How To Be Entitled: Can Debrett’s Help Outsiders Join Britain’s Elite?

Although the comic novelist Nancy Mitford made them famous, the terms “U” and “non-U” were coined in 1954 by a linguistics professor, Alan Ross, to distinguish the language used by the upper classes from that of the other social orders. It was a language a child could learn if you sent it to the right prep school, Ross asserted, but an adult could “never attain complete success”.

Mitford, a fully paid-up U, disagreed. In her essay The English Aristocracy, she claimed that aristocracy was more than a language, it was an attitude. When it came to entry in the official lists – of the gentry, the baronetage, the peerage – public service and money were often as important as birth. “The English lord,” noted Mitford, “marries for love, and is rather inclined to love where money is.”

These days, the oldest of those official lists still active is Debrett’s, now approaching its 250th birthday. (The other is Burke’s, the most recent edition of which was published in 2003.) Debrett’s Peerage and Baronetage is an extraordinary artefact, running to more than 3,000 pages of fine print. Peers and barons, lords and hons are listed by name, title, date of birth, education, job (in that order). Then the coat of arms, a veritable explosion of arcana: “Sable, two flaunches, or three Welsh triple harps in fess counter-changed”. In some cases, mailing address. Progeny, and sometimes their addresses, too – evincing remarkable trust in the reader (though less surprising if you think of the readership as an extended family who might drop in for tea). Debrett’s is, among people who pay attention to these things, “the social bible” – but it is a bible stripped back to its begats. Outsiders can be frustrated by the lack of the colourful narratives that they suspect must be behind a lot of the begetting.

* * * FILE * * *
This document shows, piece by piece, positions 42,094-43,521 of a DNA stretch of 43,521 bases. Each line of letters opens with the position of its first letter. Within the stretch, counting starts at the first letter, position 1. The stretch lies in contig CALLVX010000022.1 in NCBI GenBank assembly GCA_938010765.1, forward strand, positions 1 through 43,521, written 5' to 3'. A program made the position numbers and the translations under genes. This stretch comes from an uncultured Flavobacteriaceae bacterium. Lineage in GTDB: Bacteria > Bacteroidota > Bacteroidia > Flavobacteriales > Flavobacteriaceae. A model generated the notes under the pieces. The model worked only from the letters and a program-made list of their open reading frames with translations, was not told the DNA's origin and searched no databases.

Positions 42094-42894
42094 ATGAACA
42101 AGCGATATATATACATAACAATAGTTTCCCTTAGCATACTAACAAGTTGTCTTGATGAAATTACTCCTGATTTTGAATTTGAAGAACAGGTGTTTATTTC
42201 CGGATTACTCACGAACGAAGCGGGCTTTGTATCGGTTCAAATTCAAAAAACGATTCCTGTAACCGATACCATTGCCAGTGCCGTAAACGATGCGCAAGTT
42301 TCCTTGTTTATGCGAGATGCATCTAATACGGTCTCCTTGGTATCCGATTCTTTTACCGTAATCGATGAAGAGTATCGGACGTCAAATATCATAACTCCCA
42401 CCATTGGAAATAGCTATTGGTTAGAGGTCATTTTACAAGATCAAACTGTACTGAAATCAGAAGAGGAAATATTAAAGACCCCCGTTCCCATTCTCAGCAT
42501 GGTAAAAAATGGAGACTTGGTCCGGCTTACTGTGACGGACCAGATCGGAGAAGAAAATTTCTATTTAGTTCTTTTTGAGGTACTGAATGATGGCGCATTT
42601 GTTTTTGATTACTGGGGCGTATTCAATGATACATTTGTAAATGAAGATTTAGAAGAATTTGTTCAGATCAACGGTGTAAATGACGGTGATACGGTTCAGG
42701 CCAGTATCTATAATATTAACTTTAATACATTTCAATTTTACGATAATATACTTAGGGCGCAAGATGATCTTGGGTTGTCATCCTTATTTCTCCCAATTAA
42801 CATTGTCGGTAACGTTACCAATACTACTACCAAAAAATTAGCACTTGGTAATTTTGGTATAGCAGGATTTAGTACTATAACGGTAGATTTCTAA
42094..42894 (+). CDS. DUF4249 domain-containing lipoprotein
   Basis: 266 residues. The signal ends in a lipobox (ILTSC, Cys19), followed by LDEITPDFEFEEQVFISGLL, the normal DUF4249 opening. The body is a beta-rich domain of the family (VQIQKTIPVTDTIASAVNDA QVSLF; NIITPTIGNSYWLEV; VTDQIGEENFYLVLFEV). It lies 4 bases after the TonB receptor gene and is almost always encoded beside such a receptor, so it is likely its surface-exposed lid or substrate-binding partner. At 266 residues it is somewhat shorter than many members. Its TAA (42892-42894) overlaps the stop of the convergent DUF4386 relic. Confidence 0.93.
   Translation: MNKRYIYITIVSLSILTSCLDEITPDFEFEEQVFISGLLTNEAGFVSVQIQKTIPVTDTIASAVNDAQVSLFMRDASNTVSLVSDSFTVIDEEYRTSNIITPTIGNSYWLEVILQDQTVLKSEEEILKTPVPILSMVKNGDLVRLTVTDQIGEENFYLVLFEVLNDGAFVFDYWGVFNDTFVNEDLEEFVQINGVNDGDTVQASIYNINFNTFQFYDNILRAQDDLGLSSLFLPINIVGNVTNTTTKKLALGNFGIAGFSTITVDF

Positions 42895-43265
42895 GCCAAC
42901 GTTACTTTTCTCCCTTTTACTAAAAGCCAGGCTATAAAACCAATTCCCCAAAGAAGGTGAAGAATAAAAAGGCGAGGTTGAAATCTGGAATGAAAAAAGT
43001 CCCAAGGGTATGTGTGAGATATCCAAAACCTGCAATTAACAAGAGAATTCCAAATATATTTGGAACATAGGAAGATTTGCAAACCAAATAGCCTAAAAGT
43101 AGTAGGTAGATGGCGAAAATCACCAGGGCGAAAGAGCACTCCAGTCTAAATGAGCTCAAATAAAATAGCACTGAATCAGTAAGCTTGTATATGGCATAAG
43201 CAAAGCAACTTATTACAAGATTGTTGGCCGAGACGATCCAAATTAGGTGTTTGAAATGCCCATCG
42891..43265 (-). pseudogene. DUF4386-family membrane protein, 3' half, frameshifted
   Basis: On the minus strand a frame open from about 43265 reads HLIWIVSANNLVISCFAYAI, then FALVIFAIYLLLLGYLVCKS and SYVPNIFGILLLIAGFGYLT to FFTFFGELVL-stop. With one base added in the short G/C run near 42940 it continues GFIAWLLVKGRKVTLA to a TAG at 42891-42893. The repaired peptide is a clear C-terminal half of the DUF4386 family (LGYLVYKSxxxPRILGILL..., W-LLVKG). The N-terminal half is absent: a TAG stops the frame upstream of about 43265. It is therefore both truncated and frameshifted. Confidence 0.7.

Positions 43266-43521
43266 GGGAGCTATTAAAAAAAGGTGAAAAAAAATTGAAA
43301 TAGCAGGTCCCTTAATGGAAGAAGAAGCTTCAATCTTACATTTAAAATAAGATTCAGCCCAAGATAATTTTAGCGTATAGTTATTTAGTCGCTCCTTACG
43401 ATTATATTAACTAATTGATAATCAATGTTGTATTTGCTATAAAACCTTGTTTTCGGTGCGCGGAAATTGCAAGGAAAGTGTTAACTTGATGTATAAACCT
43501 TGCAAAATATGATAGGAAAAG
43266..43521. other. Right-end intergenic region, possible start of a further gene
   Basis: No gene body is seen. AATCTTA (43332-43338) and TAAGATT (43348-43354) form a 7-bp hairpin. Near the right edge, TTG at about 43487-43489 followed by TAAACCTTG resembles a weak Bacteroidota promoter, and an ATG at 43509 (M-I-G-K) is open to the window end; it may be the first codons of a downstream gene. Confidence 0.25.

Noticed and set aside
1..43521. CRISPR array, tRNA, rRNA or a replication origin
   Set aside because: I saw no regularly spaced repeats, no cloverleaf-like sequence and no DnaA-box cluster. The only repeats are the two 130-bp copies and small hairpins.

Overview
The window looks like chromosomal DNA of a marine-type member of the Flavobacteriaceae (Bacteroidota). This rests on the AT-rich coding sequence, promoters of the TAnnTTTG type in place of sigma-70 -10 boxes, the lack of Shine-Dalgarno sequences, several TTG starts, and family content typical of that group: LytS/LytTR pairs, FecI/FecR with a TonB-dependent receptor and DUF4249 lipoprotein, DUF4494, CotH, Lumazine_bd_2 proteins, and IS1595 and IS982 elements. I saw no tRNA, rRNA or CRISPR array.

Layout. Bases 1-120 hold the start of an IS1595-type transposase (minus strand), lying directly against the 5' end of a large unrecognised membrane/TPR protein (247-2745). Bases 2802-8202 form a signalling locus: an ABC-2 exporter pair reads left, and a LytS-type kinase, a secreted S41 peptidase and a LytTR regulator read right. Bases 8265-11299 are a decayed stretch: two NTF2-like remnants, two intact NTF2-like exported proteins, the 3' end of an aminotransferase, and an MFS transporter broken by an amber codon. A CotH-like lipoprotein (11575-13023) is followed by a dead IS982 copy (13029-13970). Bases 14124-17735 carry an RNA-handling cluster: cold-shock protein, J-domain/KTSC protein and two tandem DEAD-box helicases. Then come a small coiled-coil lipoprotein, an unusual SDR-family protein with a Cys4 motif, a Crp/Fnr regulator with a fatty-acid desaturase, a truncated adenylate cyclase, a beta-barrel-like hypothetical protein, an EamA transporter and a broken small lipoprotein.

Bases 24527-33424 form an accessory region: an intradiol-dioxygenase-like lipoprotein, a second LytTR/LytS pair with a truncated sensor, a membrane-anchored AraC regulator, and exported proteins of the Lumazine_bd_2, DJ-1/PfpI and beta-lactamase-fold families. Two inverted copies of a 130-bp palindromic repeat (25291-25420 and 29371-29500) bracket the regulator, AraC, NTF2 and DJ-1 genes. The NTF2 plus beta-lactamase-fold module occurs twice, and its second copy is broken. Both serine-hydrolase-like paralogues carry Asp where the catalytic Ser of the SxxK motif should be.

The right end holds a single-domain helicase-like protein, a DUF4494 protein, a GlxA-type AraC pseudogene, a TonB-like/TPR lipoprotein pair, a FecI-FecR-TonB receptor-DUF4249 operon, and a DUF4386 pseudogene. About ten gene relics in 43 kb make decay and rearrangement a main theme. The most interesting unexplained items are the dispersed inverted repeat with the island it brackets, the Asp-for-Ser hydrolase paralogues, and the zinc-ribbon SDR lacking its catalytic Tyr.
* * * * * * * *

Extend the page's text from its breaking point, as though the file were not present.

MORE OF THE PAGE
Read the rest of this article at: The Guardian

The Teens Trapped Between a Gang and the Law

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Juliana grew up with a single memory of her father. He was sitting in the half-light of evening on the porch of their home, in a small town in El Salvador, while her mother cooked dinner in the kitchen. A man in a black mask emerged from the darkness. Juliana heard three gunshots, and saw her father fall off his chair, vomiting blood. She was three years old at the time, and afterward she wondered if the killing had actually happened. The most tangible detail was the man in the mask, who came to seem more present in her life than her father ever was. Juliana used to find her mother by the windows, pulling back a corner of the curtains to be sure that he had not returned. “It was like that man went on living with us,” Juliana told me. One day when she was older, her mother said that a gang called the Mara Salvatrucha, also known as MS-13, had killed her father for refusing to pay a tax on a deli that he operated out of the house.

For five years after the killing, the family moved every six months, staying with relatives throughout El Salvador, trying to keep ahead of the gang. In 2011, after Juliana’s mother, Ramona, testified against the killer, a member of MS-13 tried to stab her at a soccer game, where she was selling refreshments. She escaped, and fled the country, leaving Juliana and her two younger sisters at an aunt’s house, because she couldn’t afford to bring them with her. She went to Brentwood, on Long Island, where she had relatives, and took a job cleaning houses. A few years later, she was returning home from work, when she got a call. “What I need is money to pay a lawyer for the people who have been affected by what you’ve said,” a male voice told her. “I know the people of the neighborhood. I know your family, your kids, your daughter.” One of Juliana’s schoolmates, a sixteen-year-old boy who belonged to MS-13, had kidnapped her from her aunt’s house; for weeks, she was raped and beaten. She managed to call her mother one afternoon, and together they plotted her escape.

In June, 2015, Juliana, who was then thirteen, and her sisters set off in the back of a truck, covered by a nylon tarp, packed in with other migrants heading north; at one point, in a jungle along the border between Guatemala and Mexico, Juliana had an asthma attack and the smugglers almost abandoned her. Six weeks later, the group was arrested in Texas by United States Border Patrol agents. Juliana was relieved. “You hand yourself over, and you know what’s going to happen. You’re going to experience the hielera,” she told me, referring to the cold cells, called “refrigerators” by migrants, in borderland detention centers. “And then I’d finally get to see my mom.”

Read the rest of this article at: The New Yorker

P.S. previous articles & more by P.F.M.